The Biden administration’s equivocation on the refugee cap reflects the heat they are facing about the crisis on the southern border in the middle of a pandemic — and the fear that Americans will conflate the two issues, even though they are distinctly different policy areas.
A Quinnipiac poll released last week showed that just 29% of Americans approve of Biden’s handling of the situation at the southern border, while 55% disapprove. With no immediate solutions in sight, that immigration issue once again looms large for Democrats as they seek to hold onto and grow their congressional majorities in next year’s midterm elections.
White House officials alluded to the linkage between the two issues as the administration backtracked on Friday and Saturday.
Psaki suggested Friday that the Office of Refugee Settlement, which is part of the Health and Human Services Department, currently has limited bandwidth because some officials are working both on the situation at the southern border and on refugee resettlement issues. That argument, however, was rejected by refugee resettlement groups that said they had already been preparing for an increase in arrivals. Unlike migrants arriving at the border, refugees undergo an extensive vetting and clearing process in preparation for entering the United States, and hundreds who had already been approved had their flights canceled because of the delay in raising the cap.
Sullivan said on Sunday that the Biden administration inherited an “absolutely shattered system” to process refugees from the last administration and is trying to fix it. He noted that Biden has already changed the formula set by the Trump administration to allow refugees from Africa and the Middle East to enter the United States, but said the President is “allowing refugees to get on planes today.”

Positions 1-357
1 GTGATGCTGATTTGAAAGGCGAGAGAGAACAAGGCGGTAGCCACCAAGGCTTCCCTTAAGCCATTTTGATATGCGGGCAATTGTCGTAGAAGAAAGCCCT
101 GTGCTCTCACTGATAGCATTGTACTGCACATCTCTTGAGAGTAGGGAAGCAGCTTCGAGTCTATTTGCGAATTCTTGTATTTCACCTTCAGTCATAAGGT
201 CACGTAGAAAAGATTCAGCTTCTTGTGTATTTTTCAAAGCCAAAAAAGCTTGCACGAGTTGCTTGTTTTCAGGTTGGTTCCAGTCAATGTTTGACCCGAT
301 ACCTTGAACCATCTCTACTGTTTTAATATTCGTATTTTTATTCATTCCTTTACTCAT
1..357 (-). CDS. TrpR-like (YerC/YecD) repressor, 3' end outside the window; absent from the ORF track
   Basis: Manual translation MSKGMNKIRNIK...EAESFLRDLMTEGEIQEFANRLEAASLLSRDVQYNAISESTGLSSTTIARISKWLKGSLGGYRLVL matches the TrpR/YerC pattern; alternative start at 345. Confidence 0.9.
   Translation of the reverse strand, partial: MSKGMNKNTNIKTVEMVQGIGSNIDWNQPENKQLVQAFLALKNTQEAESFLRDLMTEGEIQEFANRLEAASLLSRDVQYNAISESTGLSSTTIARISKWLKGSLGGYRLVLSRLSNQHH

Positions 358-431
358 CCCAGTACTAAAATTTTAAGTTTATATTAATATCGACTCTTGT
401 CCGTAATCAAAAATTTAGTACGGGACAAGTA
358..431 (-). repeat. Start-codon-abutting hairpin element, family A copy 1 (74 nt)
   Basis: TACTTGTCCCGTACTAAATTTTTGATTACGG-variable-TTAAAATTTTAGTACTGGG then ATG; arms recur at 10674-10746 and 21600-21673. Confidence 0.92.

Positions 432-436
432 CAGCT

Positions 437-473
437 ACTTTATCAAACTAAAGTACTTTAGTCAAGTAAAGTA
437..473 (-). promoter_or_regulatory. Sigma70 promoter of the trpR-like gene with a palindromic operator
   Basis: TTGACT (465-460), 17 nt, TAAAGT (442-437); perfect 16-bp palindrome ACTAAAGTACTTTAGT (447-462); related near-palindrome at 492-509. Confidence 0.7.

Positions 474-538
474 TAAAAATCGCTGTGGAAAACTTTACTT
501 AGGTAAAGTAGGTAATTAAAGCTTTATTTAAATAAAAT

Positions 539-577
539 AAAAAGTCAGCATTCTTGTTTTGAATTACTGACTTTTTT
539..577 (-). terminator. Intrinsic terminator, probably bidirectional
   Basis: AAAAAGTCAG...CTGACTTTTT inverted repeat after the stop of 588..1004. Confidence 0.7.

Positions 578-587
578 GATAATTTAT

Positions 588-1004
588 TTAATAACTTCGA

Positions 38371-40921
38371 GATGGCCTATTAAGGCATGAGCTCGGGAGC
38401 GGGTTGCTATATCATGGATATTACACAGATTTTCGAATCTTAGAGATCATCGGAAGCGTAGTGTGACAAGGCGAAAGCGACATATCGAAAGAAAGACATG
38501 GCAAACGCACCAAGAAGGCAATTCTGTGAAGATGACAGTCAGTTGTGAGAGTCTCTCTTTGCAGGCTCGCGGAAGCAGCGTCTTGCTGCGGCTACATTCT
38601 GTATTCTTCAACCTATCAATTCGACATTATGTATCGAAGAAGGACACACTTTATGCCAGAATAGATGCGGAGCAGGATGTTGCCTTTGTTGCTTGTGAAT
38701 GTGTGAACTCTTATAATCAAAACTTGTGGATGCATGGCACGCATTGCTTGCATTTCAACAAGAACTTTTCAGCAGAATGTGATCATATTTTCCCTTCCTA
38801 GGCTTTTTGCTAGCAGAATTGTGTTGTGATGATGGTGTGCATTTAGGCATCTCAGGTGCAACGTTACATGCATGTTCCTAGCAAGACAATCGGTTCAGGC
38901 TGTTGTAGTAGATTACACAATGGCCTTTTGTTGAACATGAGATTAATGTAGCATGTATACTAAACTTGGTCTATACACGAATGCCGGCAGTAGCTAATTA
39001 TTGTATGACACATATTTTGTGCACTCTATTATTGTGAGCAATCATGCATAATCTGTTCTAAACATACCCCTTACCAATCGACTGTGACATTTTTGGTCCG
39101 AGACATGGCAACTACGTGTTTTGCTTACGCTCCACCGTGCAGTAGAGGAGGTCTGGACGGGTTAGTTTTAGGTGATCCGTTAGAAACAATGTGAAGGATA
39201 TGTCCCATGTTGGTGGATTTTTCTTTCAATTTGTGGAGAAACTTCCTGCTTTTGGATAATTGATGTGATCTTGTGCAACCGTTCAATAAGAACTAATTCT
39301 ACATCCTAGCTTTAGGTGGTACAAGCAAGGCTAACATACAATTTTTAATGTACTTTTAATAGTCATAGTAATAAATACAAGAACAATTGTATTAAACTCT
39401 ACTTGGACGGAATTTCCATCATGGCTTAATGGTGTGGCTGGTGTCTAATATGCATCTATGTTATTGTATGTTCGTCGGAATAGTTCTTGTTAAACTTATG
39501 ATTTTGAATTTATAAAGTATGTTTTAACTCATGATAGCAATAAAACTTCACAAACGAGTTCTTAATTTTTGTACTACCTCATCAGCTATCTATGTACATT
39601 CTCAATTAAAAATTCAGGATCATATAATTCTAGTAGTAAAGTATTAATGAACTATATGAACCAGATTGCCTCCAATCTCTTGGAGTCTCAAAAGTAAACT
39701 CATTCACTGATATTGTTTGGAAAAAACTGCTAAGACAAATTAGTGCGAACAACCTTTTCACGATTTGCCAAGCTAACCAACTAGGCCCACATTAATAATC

As recently as February, Biden had spoken about his commitment to alleviating the suffering faced by the more than 80 million displaced people around the world, framing it as a moral issue that he planned to confront as President. At that time he said he was approving an executive order that would position the US to raise refugee admissions back up to 125,000 during the first full fiscal year of his administration. He noted that America’s “moral leadership on refugee issues was a point of bipartisan consensus” for decades, including when he served in the US Senate.
“We offered safe havens for those fleeing violence or persecution,” Biden said in that speech at the State Department. “And our example pushed other nations to open wide their doors as well.”
The view that America must take a lead in sheltering the most vulnerable and endangered people around the world is shared by many progressives, who swallowed their disappointments when Biden defeated Vermont Sen. Bernie Sanders in the Democratic primary.
Their vociferous response to the administration’s backpedaling on Friday put Biden on notice that when he can use the power of the presidency to begin restoring America’s image as a humane, tolerant and benevolent force in the world after four years of Trump, they simply aren’t willing to accept the administration’s political excuses or delays — and will hold Biden to the promises he made to win their support.
This story has been updated with comments from national security adviser Jake Sullivan on “State of the Union.”